Introductions: Since this was the first meeting of the 2016-2017 academic year, ITAC members and guests were asked to introduce themselves.
Approval of Minutes: The minutes from the August 25th meeting were approved as written.
II. Agenda Items
4:05 – 4:25 – IT Security Threat Trends, Richard Biever, Phillip Batton, Cara Bonnett (10 minute presentation, 10 minute discussion)
What it is: The threats posed by cybercriminals evolve into new and more alarming forms while IT security organizations work to implement preventive action. 2016 information security threat trends include everything from zero-day vulnerabilities, data breaches, spear-phishing campaigns, and website vulnerabilities, to ransomware.
Why it’s relevant: As our lives involve more and more transactions and work that occur online, cybercrime has become a part of our daily lives. Richard’s team will discuss three of the threat trends and how Duke is implementing preventive measures.
Threat Landscape: The prevalence of ransomware, software designed to block access to a computer through encryption until a sum of money is paid, has been increasing across industries, platforms and devices. Devices running Windows, Mac and Android operating systems have been compromised. Even Smart TVs have been targeted.
The prevalence of phishing attacks, attempts at social engineering recipients into either installing malicious software meant to steal private data or providing sensitive information in what appears to be a normal/secure means, has also been increasing. The industry is reporting an 800% increase in the amount of phishing attempts just in the past year, with over 90% of those attempts containing ransomware. Although Duke has not seen the same prevalence of ransomware in phishing attempts as the industry is reporting, it has seen an uptick. In response to changing attacks, Duke adjusts the settings and protections in the email gateways to mitigate new threats.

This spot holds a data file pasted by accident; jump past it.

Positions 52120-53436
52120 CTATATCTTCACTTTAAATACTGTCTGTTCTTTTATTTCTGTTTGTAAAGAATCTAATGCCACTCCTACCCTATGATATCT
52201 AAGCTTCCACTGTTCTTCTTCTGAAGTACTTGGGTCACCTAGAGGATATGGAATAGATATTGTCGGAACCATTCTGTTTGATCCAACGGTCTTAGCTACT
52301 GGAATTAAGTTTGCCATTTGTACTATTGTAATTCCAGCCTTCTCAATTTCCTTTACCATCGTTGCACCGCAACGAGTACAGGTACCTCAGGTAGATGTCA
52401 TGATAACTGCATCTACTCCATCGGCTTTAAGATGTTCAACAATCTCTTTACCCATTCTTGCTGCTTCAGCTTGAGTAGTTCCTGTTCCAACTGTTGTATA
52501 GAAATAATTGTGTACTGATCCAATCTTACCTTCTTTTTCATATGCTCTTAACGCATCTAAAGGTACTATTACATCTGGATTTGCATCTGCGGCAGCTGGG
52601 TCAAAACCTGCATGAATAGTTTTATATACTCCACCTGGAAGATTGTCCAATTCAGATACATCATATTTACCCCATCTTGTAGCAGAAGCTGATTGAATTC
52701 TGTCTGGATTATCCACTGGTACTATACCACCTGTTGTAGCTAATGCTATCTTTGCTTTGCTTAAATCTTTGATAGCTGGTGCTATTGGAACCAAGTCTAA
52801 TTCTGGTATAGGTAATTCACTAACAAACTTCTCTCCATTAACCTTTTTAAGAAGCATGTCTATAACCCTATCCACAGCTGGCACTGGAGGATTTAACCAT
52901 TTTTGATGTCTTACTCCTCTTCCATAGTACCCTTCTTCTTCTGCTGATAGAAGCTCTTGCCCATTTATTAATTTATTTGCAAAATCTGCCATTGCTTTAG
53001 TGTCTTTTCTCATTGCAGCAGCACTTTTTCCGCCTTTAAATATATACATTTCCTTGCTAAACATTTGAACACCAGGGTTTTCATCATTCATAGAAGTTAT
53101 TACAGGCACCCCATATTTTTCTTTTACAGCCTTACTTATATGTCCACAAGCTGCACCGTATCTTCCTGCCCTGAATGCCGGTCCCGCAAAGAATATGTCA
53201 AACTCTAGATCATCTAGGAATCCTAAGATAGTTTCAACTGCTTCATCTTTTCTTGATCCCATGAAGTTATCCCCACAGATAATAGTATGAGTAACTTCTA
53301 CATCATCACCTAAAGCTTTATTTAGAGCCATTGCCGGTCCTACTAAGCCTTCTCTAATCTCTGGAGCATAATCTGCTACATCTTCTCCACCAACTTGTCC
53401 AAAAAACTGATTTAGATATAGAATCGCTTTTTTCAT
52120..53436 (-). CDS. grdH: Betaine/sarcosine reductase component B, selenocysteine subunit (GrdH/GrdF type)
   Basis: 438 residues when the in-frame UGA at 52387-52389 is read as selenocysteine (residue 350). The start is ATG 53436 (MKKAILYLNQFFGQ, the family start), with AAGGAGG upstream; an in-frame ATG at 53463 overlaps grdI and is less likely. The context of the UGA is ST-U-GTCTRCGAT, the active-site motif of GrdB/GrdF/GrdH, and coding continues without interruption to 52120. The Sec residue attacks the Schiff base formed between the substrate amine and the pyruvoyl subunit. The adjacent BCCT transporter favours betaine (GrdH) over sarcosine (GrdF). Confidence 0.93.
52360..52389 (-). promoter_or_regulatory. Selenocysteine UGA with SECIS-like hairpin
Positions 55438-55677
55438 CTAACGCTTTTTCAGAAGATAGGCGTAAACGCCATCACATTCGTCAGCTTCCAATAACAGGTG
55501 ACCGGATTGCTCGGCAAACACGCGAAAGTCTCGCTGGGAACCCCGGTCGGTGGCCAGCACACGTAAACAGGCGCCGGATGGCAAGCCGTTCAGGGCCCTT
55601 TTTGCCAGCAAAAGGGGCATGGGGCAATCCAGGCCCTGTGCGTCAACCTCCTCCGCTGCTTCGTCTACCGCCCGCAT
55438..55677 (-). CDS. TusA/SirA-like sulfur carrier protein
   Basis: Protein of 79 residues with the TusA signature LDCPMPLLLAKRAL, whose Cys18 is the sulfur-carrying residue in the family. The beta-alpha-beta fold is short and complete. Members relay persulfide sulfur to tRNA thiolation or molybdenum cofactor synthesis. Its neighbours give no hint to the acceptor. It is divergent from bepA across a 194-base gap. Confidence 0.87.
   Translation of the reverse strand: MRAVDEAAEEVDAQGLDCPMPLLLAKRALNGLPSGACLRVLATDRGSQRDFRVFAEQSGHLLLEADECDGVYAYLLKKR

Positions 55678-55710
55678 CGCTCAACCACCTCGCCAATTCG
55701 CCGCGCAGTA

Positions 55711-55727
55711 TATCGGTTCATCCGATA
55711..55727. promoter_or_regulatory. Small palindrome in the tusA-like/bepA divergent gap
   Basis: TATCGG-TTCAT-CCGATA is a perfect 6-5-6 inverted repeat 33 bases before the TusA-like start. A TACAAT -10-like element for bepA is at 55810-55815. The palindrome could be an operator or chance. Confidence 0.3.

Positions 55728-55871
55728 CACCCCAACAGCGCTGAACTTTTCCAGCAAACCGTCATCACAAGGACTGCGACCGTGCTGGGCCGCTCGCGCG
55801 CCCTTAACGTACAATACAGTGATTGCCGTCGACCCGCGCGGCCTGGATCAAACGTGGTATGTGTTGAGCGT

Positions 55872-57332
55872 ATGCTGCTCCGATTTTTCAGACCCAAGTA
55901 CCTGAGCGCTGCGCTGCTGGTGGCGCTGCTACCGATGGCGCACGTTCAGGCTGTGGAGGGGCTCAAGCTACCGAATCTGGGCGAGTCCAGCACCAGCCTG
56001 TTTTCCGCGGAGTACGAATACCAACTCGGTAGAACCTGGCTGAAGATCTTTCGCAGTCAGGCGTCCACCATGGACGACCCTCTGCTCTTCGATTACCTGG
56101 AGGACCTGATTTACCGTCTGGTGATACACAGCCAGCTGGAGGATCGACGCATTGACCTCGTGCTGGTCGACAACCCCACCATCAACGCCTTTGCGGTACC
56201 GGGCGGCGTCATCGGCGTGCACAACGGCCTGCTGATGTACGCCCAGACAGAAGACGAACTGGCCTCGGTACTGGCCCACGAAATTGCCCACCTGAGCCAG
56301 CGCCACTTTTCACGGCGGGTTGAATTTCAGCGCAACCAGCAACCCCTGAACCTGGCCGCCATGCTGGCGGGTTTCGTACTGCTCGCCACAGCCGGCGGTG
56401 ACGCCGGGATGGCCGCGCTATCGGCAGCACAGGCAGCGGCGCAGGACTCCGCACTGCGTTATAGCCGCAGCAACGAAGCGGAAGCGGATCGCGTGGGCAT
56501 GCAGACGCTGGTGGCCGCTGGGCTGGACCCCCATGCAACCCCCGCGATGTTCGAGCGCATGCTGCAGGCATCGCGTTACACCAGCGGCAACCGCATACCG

Question: If a department wants to move their email behind the email gateways for protection, would it be difficult.
Answer: The process is fairly straightforward. It would require a DNS change along with a communication to faculty and staff to explain the changes they might see like rewritten URLs.
The following recommendations will help reduce your risk of becoming a victim of malicious attacks:
- Install patches in a timely manner.
- Use Symantec with: Insight (file reputation) and SONAR (application behavior).
- Don’t open unexpected attachments.
- Avoid enabling macros when opening documents, unless you trust the source.
- Create frequent backups.
- Remove Flash, Silverlight and Java when using an internet browser. Only use Java for applications that require it and disable it when it is not in use.
- Run an ad blocker like ublock origin when using an internet browser.
Password Security and Recommendations: Passwords are a prime target for attack. Password mega breaches have now reached over 1 billion. The following recommendations will help keep your passwords safe and your accounts secure:
- Check LeakedSource regularly (https://www.leakedsource.com/(link is external) . Users can search the website’s database of more than 2 billion accounts that have been identified as compromised.
- Check Breach or Clear regularly (http://breachorclear.jesterscourt.cc(link is external)). Users can search the websites database of more than 1 billion compromised accounts.
- Subscribe to Have I been Pwned (https://haveibeenpwned.com/(link is external)). Users can search by email address or username to identify accounts that have been compromised in a data breach. Users can also sign up to receive a notification if their account is identified in the future.